Thailand has a vision to become a quality tourism destination with tourism competitiveness at the international level, thus enabling the country to generate more income and distribute wealth on a sustainable basis
The vision is contained in the National Tourism Development Plan, 2012-2016, which won Cabinet approval on 15 February 2011, when the National Tourism Policy Committee referred to the inclusion of tourism in the national agenda by the Cabinet, during its meeting in April 2009.
The objective of the National Tourism Development Plan is to move Thailand’s tourism competitiveness up at least 15 places, which would put it among the top five destinations in Asia. The plan also intends to increase tourism income by at least 5 percent during the five-year period.In order to achieve this aim, five strategies have been set for implementation.
The first strategy seeks to develop infrastructure and logistics, linking with domestic and international tourism. The second strategy involves the development and rehabilitation of tourism sites and improvement of various rules and regulations to enhance the country’s potential for accommodating more tourist arrivals.In the third strategy, emphasis will be placed on the development of the creative economy, which is the focus in the 11th National Economic and Social Development Plan, 2012-2016.
New products and services will be launched, while incentives for tourism trade and investment will be offered and human resource development will be emphasized.The fourth strategy seeks to create confidence in Thailand’s good image among visitors, so that the country will welcome a greater number of tourists who will spend more in Thailand.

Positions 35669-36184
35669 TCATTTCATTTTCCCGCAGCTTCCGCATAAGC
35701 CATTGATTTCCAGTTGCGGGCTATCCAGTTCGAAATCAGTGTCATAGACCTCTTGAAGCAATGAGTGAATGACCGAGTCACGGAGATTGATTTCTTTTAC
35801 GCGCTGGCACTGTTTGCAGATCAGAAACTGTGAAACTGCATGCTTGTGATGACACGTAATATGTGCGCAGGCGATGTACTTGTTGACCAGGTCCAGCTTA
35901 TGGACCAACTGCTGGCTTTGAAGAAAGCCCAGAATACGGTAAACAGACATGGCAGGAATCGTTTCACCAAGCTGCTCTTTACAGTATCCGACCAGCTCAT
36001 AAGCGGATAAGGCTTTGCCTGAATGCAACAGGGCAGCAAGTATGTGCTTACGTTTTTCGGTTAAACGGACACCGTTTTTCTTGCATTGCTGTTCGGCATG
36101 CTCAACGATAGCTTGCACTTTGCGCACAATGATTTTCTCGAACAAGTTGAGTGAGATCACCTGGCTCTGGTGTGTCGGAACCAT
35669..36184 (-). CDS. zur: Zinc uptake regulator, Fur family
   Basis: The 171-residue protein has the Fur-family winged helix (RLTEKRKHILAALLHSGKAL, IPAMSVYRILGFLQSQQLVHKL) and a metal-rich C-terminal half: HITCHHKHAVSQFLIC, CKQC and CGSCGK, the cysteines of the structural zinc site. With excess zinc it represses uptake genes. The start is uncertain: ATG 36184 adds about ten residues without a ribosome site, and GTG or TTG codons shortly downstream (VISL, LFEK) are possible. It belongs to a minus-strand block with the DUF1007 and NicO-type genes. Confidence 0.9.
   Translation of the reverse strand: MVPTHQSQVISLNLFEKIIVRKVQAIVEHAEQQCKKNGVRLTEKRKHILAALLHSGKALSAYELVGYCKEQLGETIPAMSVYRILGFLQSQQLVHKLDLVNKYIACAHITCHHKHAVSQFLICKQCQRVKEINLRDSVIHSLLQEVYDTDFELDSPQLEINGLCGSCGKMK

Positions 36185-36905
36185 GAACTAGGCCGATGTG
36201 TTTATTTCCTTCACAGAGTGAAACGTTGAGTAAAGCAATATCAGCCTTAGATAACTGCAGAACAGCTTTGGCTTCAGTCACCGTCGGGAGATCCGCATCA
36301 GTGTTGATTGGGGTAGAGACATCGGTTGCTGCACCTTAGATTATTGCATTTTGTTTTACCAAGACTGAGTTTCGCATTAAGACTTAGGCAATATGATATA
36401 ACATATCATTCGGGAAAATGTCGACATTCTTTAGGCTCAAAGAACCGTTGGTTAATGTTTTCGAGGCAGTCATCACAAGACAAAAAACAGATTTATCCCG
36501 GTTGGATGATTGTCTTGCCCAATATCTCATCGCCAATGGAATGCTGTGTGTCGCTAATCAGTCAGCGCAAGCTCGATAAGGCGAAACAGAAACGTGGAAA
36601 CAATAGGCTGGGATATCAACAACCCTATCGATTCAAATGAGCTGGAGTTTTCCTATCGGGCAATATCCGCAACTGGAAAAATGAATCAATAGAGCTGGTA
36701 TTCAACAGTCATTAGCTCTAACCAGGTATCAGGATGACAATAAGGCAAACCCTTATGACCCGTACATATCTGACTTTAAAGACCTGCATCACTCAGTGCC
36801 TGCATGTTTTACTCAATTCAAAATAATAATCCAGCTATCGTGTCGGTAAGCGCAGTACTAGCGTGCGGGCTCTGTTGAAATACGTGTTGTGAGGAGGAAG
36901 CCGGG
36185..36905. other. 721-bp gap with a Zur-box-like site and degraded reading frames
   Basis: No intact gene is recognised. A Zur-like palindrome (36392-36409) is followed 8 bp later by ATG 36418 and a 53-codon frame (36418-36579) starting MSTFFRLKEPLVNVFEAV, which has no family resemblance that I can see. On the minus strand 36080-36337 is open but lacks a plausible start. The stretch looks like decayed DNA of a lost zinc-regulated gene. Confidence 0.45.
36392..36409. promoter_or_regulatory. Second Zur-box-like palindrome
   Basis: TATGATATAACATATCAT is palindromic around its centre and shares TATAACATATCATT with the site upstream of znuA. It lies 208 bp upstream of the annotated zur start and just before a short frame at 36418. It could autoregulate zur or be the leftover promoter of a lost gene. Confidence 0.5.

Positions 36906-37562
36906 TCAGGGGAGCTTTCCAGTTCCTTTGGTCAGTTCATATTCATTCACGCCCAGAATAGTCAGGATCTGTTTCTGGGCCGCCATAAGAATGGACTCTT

The fifth strategy calls for the participation of the public sector, civil society, and local administrative organizations in tourism management. At the same meeting, the Cabinet heard a report on Thailand’s tourism situation, presented by the Ministry of Tourism and Sports. According to the report, tourism arrivals increased steadily from 2005 to 2010, at 7.5 percent a year on average, from 11.5 million in 2005 to 15.8 million in 2010. During the period, Thailand hosted several world events, such as the International Horticultural Exposition, or Royal Flora Ratchaphruek, and the Songkran Festival.
The country has also been awarded the “Best Tourist Country” and the “Best Country Brand for Value for Money.”Thailand’s tourism earnings over the past five years also grew by 11.9 percent on average, from about 367.4 billion baht in 2005 to almost 586 billion baht in 2010.
The country’s income from tourism came mainly from Europe, followed by East Asia, ASEAN, the Americas, Oceania, South Asia, the Middle East, and Africa. In terms of tourist arrivals, Malaysia came first, followed by China, Japan, the United Kingdom, the Republic of Korea, India, Australia, Laos, the United States, Germany, Russia, Singapore, France, Vietnam, and Taiwan. As for 2011, the number of tourists who will visit Thailand is expected to be 16.5-16.6 million.
Southeast Asia remains a hot spot for plastic pollution
The use of plastics is deeply embedded in our daily lives, in everything from grocery bags and cutlery to water bottles and sandwich wrap. But the quest for convenience has gone too far and we are failing to use plastics efficiently, wasting valuable resources and harming the environment.
Southeast Asia has emerged as a hot spot for plastic pollution because of rapid urbanization and a rising middle class , whose consumption of plastic products and packaging is growing due to their convenience and versatility.
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Pursuing a green recovery in the aftermath of COVID-19 might sound daunting, but it’s actually a great opportunity to direct recovery spending into stimulating sustainable jobs and growth and fight climate change.
Forget the poetic flap of a butterfly’s wings in Beijing causing rain in Central Park. Climate change issues in Asia-Pacific are measured in superlatives. The world’s biggest population. Two of the three largest carbon dioxide-emitting countries and the largest share of emissions globally.
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